And while you won’t hear talking heads note this often, baseball’s playoffs are easily the shortest — and thus arguably most intense — finishing in less than half the time of hockey or hoops.

Fans like that. But do they prefer a sport like pro hoops that, as Washburn notes, “truly lets the teams settle it.”

Rewarding success in life or sports is appealing. The “best” NBA team usually takes home the crown, and that’s a powerful antidote to a UConn basketball team, barely ranked at season’s end, that gets hot for six games and wins a title. But despite enormous ESPN and TNT hype, NBA playoff ratings, especially in early rounds with elongated series between teams going nowhere, disagree. Questionable officiating (Clippers-Thunder Game 5, plus myriad other examples) doesn’t help the playoff appeal either.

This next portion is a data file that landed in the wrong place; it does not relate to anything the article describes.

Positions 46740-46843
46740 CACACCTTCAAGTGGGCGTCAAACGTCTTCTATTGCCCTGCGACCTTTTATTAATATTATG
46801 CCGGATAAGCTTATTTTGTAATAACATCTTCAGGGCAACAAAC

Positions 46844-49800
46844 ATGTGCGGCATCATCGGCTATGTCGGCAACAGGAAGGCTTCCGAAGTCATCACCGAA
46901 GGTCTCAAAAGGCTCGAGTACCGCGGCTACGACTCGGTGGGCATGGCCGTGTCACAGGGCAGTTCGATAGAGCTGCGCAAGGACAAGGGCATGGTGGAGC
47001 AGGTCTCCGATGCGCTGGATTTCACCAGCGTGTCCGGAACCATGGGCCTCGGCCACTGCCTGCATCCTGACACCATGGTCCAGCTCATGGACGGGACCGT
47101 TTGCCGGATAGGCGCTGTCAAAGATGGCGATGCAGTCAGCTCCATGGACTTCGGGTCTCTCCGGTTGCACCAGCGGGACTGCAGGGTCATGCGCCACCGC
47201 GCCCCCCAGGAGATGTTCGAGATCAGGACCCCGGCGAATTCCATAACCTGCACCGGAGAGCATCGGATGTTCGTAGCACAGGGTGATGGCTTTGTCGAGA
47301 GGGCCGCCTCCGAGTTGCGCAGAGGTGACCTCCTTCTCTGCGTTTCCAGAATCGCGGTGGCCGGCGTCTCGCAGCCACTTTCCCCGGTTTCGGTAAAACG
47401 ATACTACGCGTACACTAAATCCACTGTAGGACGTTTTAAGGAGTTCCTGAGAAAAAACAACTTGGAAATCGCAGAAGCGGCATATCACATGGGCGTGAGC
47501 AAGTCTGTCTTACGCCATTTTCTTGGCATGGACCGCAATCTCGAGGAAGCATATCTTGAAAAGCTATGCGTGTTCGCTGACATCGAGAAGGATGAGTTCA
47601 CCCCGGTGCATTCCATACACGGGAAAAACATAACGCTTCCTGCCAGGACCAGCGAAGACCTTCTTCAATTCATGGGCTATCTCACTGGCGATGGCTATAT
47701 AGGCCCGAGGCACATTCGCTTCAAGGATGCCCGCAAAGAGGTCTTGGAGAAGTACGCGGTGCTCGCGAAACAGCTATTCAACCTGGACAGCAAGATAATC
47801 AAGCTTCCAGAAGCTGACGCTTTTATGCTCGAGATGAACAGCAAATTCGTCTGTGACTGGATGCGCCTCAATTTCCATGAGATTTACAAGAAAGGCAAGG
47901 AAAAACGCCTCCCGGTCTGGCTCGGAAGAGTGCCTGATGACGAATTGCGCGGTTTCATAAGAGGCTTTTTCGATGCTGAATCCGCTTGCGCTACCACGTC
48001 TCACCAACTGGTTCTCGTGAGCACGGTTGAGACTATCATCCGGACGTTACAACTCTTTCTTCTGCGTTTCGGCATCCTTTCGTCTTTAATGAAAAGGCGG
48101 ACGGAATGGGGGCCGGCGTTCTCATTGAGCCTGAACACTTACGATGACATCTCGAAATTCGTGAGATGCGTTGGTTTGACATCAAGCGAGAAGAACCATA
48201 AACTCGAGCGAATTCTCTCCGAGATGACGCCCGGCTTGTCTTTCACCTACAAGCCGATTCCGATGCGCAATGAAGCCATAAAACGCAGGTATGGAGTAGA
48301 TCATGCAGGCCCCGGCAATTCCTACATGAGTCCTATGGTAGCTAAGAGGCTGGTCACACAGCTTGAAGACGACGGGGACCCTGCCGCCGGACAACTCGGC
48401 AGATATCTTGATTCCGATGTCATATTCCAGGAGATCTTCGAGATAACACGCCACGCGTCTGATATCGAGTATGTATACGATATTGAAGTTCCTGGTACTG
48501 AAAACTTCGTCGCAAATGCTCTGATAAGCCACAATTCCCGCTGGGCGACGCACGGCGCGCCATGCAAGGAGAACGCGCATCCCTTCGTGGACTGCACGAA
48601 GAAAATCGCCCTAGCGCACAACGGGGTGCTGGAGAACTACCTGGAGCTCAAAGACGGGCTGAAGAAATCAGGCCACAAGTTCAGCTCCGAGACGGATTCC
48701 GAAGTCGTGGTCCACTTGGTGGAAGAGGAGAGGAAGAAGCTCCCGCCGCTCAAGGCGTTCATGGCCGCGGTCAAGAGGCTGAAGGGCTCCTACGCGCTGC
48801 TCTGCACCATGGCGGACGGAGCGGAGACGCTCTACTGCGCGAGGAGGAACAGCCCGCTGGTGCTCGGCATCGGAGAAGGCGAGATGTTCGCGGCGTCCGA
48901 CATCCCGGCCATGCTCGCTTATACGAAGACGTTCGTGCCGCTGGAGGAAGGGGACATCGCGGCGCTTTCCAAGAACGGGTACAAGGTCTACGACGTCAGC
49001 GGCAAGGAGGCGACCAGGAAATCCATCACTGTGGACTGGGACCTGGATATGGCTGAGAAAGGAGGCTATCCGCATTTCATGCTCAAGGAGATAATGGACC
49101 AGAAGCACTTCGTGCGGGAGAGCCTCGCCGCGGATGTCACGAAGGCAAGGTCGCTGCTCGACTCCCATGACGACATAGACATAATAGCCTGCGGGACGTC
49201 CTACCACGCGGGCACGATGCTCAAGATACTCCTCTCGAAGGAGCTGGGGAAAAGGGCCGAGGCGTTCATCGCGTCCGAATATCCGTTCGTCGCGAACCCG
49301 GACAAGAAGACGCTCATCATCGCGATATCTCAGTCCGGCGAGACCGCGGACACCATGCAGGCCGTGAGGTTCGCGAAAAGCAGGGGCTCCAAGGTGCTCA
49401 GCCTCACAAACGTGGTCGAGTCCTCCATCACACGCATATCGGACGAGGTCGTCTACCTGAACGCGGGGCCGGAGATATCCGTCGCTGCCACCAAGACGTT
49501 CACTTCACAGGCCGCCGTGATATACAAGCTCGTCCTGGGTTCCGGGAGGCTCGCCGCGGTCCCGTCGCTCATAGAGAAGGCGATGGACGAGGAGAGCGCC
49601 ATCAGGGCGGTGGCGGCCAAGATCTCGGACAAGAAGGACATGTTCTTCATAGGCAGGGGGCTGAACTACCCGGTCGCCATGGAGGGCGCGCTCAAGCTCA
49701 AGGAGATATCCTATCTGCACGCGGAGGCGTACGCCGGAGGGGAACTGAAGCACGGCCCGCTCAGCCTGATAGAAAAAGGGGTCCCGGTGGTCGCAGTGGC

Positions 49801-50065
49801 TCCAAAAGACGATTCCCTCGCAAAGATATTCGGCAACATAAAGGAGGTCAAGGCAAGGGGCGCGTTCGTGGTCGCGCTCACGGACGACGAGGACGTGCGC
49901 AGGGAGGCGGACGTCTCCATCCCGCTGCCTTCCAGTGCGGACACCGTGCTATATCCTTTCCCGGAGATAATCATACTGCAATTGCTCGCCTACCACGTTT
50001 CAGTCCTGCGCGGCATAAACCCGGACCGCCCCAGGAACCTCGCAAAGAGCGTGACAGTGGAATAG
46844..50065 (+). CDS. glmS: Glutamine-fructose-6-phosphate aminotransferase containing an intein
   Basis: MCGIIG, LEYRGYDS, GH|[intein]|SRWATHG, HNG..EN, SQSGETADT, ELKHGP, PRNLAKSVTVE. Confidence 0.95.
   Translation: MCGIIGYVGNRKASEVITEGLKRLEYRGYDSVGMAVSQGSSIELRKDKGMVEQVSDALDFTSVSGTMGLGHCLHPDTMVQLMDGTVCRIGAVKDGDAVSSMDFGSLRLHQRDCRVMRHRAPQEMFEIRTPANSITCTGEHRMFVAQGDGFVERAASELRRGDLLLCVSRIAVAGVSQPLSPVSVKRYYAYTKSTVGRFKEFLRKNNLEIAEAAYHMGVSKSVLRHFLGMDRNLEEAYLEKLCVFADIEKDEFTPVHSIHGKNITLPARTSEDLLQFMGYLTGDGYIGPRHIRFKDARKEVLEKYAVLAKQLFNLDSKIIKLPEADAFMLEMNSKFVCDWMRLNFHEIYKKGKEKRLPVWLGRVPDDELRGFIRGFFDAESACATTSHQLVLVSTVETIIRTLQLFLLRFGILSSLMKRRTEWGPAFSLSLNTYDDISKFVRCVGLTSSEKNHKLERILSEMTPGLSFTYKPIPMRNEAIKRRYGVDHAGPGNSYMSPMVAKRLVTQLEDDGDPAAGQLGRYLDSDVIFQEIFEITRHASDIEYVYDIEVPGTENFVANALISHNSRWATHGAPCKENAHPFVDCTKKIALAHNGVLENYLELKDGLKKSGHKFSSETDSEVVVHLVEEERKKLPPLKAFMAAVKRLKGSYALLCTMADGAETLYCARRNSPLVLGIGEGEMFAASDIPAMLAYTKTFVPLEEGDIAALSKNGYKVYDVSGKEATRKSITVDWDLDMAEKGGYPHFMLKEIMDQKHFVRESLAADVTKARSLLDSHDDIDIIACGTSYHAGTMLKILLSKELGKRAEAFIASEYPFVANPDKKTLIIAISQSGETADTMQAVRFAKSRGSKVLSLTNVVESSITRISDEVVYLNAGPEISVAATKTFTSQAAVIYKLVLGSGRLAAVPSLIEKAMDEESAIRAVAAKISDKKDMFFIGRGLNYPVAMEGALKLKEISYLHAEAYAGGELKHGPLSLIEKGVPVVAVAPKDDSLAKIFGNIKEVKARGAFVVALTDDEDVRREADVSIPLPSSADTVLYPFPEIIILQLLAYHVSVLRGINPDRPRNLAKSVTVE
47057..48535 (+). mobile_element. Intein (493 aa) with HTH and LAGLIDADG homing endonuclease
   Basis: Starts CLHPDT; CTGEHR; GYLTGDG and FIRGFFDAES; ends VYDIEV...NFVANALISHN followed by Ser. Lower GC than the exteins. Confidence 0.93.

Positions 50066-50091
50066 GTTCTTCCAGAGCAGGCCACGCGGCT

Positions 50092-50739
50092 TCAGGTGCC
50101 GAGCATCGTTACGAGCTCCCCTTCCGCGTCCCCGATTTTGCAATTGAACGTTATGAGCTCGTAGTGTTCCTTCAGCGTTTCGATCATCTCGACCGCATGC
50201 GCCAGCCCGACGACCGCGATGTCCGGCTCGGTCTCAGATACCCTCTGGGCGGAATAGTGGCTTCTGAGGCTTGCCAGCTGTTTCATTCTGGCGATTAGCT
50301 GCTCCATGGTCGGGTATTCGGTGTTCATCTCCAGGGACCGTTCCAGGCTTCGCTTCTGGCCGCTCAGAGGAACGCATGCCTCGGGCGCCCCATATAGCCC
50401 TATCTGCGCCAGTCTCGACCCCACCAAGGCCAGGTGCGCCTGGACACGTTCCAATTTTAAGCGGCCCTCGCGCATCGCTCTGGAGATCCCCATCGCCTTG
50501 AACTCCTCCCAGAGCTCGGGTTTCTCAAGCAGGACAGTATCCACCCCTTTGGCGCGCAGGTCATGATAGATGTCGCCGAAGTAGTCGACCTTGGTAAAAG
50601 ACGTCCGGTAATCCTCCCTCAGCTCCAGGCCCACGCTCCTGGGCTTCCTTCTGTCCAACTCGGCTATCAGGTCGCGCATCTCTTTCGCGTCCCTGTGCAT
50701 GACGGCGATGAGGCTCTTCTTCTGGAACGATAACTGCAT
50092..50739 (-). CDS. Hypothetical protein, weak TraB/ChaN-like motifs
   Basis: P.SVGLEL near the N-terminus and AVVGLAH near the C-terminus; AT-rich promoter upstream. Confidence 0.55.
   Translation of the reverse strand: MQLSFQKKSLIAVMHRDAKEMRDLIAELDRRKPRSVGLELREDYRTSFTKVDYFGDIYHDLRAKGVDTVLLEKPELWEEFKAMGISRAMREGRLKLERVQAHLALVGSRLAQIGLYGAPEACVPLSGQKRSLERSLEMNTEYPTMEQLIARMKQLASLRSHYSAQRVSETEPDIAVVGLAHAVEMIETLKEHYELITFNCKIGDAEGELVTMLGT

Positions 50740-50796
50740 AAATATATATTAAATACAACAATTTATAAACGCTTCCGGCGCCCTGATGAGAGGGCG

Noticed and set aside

The Pacers and Heat delivered only two competitive games among six, and multiple tilts that were predictable and over early, especially Game 6. Removing a solid concluding game Saturday night, the vaunted Thunder-Spurs series was a snoozer too with zero suspense. The home team was never challenged in Games 1 through 5. It was essentially boredom central unless you critiqued every player and sought out non-existent story lines.

The first two NBA postseason rounds featured occasional competitive series, but mainly between teams not getting anywhere near the final, so they’re rendered irrelevant. (For example, who cares that Warriors-Clippers or Nets-Raptors went seven games, when even I knew those teams were dead meat the following series?)